The only marital law regarding widows is, as I described last week, between brothers. Mr. So-and-So is not a son of Naomi or a brother-in-law to Ruth. Nonetheless, Mr. So-and-So is duped (or possibly glad to be shut of the kinsman-redeemer burden).

And so, after a little sandal removal, the honor of being a kinsman redeemer is Boaz’s. And the sacrifice of being husband to Ruth is, as well. For when Boaz and Ruth have a son, it will count as son to her late husband.

THE WOMEN
No wonder the townspeople then begin to celebrate: Look at the good and godly choice Boaz has made. They cry out,

May the Lord make Ruth like Rachel and Leah,
may your house be like that of Tamar!

Wait, what? What kinds of blessings are these? Who would want to live like Rachel and Leah and Tamar? Are they actually offering a curse?
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Love: Ruth 3

Delivered at Ames UCC on August 5, 2018
©The Rev. Eileen Gebbie

Sermons are written to be heard rather than read. Please join us for worship at 10:30 a.m. on Sundays, except in July and August when times vary. Check the calendar for details.

2018.8.6 LoveLOVE
Sometimes I get into conversations with people who aren’t religious who want me to offer proof of God or with people who are religious who want me to defend my concept of God. Often, I’ll talk about love. When I do, sometimes I get eye-rolls or accusations of making God weak. Why do we need a religion to practice love? Doesn’t calling God love deny God’s true power over us?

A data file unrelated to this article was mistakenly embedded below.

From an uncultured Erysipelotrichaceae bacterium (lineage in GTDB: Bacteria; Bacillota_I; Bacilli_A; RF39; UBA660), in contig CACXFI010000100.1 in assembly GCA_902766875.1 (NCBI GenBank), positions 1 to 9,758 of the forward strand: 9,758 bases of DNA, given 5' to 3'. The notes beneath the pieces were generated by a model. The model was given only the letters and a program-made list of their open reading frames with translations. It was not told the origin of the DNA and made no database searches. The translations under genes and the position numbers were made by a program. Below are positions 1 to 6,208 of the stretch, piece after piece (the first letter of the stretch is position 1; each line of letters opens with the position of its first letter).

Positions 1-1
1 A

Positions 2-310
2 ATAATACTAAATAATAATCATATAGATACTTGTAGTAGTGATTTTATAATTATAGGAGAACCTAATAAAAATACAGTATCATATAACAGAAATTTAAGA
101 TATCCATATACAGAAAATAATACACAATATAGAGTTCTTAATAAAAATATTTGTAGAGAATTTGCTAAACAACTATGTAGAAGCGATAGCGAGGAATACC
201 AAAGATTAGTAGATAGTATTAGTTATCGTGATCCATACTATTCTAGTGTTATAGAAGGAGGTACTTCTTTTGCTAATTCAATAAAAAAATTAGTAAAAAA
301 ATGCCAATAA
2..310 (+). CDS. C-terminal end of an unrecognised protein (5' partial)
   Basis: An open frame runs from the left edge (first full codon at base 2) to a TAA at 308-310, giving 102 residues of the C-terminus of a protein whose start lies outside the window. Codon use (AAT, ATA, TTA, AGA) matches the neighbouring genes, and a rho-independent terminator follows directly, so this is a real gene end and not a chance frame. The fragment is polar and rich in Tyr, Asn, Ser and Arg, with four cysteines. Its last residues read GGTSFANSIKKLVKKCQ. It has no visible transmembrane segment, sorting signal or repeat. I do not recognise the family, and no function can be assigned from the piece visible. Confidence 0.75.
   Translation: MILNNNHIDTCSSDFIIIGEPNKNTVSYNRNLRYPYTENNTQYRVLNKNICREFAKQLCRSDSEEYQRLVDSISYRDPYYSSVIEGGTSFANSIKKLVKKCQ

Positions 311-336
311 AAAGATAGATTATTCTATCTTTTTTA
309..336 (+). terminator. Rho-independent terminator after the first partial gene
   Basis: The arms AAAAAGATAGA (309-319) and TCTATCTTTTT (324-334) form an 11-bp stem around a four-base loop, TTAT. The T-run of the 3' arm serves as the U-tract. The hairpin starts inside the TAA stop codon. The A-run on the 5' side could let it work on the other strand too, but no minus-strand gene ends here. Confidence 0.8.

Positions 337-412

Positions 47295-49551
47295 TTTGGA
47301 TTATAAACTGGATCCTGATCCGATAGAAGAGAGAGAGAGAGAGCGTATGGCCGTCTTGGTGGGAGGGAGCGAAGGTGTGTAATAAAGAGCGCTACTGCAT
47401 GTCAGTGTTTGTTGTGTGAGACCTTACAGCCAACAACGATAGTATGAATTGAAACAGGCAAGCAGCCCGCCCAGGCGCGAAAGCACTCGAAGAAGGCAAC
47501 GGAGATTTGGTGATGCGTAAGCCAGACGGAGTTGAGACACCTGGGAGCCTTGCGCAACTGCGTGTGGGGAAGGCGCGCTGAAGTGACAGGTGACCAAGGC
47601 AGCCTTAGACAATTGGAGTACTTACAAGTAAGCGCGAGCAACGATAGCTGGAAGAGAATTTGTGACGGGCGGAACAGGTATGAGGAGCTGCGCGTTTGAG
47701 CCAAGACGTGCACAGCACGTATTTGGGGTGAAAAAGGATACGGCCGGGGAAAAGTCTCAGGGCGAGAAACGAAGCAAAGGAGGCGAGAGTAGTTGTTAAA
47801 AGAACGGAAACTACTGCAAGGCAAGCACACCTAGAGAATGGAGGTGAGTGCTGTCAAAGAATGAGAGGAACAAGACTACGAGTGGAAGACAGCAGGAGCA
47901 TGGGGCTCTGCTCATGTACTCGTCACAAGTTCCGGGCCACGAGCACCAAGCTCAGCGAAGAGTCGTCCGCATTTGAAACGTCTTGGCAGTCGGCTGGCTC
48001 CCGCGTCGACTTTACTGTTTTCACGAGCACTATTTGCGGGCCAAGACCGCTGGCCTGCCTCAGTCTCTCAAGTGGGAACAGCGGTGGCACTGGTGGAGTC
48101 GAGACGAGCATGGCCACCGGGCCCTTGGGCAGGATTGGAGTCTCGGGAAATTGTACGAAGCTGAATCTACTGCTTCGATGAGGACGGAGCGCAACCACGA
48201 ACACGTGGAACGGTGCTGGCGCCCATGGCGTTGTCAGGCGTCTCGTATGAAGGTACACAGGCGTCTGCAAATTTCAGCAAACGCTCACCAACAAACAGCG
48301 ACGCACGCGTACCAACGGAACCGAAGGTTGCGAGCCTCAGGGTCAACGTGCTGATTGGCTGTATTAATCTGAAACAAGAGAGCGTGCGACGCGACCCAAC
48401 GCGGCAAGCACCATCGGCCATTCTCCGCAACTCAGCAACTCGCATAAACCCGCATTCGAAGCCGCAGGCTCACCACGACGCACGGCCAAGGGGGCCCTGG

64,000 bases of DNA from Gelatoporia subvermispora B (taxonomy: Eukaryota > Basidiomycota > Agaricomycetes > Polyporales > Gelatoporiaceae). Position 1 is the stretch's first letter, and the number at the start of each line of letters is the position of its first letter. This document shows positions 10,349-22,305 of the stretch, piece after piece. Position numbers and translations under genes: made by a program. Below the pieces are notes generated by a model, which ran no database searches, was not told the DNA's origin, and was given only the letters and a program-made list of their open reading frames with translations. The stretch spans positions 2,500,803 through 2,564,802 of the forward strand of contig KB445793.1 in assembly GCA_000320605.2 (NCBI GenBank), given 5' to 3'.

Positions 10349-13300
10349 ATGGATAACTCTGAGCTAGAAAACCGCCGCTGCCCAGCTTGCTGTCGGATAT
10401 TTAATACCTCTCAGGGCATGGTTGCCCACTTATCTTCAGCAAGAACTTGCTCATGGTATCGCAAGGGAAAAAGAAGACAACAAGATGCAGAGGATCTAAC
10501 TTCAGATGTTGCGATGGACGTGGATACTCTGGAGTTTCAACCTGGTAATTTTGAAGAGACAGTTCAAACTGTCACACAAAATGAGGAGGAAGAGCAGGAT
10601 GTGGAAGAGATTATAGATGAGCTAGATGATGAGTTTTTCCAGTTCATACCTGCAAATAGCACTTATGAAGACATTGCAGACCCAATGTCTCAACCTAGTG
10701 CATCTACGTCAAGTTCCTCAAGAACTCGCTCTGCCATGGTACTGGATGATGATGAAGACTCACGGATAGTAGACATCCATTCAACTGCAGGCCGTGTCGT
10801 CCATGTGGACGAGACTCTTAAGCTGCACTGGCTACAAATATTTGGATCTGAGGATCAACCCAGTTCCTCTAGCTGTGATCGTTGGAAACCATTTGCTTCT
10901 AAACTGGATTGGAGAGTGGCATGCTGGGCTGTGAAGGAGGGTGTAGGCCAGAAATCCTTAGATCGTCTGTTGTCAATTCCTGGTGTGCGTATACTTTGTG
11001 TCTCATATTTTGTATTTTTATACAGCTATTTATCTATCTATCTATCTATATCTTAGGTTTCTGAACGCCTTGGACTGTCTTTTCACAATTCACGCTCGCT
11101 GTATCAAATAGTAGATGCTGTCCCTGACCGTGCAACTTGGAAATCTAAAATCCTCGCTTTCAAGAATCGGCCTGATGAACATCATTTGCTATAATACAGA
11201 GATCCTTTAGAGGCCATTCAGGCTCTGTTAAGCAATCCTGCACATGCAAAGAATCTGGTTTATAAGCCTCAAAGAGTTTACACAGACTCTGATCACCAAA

I don’t understand either response.

I don’t understand because nothing takes more focused, collective preparation than living into the love of God. And nothing, not any of the Biblical tantrums or pouts attributed to God, asks more from of us than God’s love.

Just look at the book of Ruth.

HESED
The book of Ruth offers a depiction of love which, in our tradition, is paralleled only by that of Jesus. It is a kind of divine love known as hesed. That’s the Hebrew writing on the cover of your bulletin. Hesed is hard to define, but you will see some attempts listed there, too: loving-kindness, so a love that takes a kindly form. Long-acting love, a love with long-term repercussions. Steadfast love, a love unmoved by time. Devotion: a love with a worshipful quality. Covenantal devotion: Love that is worshipful and relational at the same time. A love the will not let you go, no matter how hard you try. Hesed is a love shown in “loyalty and commitment (to other people) that go beyond the bounds of law or duty.”1Hesed is to manifest God in the world between people.